Spotlight on: working and studying

In talking about the experience of a PhD, we sometimes forget that a PhD is not a homogeneous experience.  For many students, a PhD is only one part of their life, balanced with family, work or other responsibilities.  Anna Maguire Elliott, a PhD student in the Department of English, was kind enough to talk to us about her experience of doing a PhD and working.  She provides tells us a little bit about how she manages, some advice for people doing the same, and some training sessions that have been particularly useful.

If you’d like to talk to the Hive blog about your experiences or any resources that we should feature, let us know at: researchhive@sussex.ac.uk

Could you introduce yourself?

I am a final year, full-time PhD student in American Literature and my research is an ecocritical approach to the female-authored domestic novel.  Basically, I’m interested in how writing set within the home contributes to, and challenges, the literary construction of the American landscape.  In my other life, I work part-time in the American study abroad sector as an academic programme manager, helping US students coming to study in UK universities for a semester or a year.

What are some of the challenges of juggling work and study?

A shortage of time, tiredness (I also commute), and fitting in friends and family.

What are some of the benefits?

Strangely, having little time makes me quite focused on my studies.  I enjoy my job because it consists of self-contained tasks, which are a good brain break from research.  Work allows me to interact with other humans on a more regular basis, too!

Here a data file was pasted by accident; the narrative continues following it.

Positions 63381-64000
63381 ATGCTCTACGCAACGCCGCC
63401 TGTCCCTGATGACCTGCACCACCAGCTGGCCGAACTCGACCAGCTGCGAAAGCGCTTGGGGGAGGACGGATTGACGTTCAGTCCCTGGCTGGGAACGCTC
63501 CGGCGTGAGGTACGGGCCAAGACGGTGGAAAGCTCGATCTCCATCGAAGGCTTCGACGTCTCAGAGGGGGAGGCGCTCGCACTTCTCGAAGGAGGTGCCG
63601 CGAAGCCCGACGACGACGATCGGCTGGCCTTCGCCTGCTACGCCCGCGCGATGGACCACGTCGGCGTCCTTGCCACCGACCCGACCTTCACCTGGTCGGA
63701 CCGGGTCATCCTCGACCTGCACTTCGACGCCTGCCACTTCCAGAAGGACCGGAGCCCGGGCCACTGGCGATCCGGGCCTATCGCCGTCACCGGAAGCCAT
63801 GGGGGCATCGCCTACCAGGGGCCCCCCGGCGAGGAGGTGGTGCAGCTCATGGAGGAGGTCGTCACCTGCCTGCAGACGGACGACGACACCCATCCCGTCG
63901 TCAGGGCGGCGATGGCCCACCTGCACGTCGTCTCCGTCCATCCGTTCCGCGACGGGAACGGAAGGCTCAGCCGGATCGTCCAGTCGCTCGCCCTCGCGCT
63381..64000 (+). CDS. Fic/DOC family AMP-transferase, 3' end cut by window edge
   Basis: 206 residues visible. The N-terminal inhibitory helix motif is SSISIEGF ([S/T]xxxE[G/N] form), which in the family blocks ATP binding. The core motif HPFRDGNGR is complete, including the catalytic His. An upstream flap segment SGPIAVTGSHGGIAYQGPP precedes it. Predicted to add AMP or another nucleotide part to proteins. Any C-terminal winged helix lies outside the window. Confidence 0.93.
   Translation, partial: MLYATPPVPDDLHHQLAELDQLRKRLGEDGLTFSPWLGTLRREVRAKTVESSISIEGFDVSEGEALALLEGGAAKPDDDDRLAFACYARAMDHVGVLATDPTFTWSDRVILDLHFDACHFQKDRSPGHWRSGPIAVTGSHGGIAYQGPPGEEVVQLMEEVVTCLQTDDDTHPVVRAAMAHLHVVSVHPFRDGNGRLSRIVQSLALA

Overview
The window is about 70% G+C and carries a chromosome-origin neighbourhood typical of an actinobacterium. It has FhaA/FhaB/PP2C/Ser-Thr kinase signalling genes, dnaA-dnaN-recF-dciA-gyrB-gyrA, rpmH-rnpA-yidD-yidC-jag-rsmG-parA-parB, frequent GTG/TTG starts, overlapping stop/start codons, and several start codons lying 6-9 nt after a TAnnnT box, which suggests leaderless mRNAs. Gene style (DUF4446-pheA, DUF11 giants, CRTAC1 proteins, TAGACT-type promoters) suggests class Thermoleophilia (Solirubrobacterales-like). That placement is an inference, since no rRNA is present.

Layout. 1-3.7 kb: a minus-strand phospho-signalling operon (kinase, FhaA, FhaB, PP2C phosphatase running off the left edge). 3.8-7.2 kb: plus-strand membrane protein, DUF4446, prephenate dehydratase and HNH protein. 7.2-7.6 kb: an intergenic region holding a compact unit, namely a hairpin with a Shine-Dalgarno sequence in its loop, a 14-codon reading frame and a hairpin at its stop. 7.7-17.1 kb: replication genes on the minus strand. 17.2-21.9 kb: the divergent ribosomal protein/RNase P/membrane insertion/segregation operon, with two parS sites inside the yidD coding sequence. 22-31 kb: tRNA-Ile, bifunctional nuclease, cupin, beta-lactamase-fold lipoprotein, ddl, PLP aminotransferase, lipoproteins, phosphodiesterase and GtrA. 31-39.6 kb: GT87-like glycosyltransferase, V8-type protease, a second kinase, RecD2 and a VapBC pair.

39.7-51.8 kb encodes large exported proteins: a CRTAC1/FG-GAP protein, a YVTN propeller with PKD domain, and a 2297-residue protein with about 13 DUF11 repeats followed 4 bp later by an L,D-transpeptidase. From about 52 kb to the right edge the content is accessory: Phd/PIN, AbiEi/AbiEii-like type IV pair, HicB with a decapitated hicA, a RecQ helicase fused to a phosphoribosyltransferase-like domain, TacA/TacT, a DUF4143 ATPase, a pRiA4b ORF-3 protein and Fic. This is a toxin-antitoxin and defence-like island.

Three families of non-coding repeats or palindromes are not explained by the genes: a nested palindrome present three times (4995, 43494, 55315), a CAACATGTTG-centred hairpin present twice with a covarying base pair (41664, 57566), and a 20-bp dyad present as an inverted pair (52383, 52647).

How often do you come to campus?

I’m in the writing up stages now so I’m there less frequently but it was roughly 2-3 days a week.

Have you attended many training sessions? Have you found any particularly helpful?

I attended the most in my first and second years.  I got a lot out of the writing sessions: I am most definitely a Liz Sage fan! Also the Building your Academic Web Presence Using Social Media session with Catherine Pope gave me the confidence to get a bit more twitter active, which led to some networking, which in turn spawned a symposium.

Do you attend many conferences/events around your subject?

I attend about 3-4 a year.

How do you stay motivated?

I really enjoy my research and feel glad to have the opportunity to pursue it, plus work gives me structure so I’m fairly motivated.  When I’m in a writing slump I like to play loud music and dance around my desk (but I try to do that at home – not recommended in the office).

What advice would you have to those embarking on a PhD and working?

Keep your work and study boundaries as clear as you can (not easy with current technology meaning you can check e-mail, access databases, video call, etc from anywhere).  Sleep when you can – I am now quite good at power naps on the train.  And remember you’re not alone: the number of students who work is increasing.

 

 

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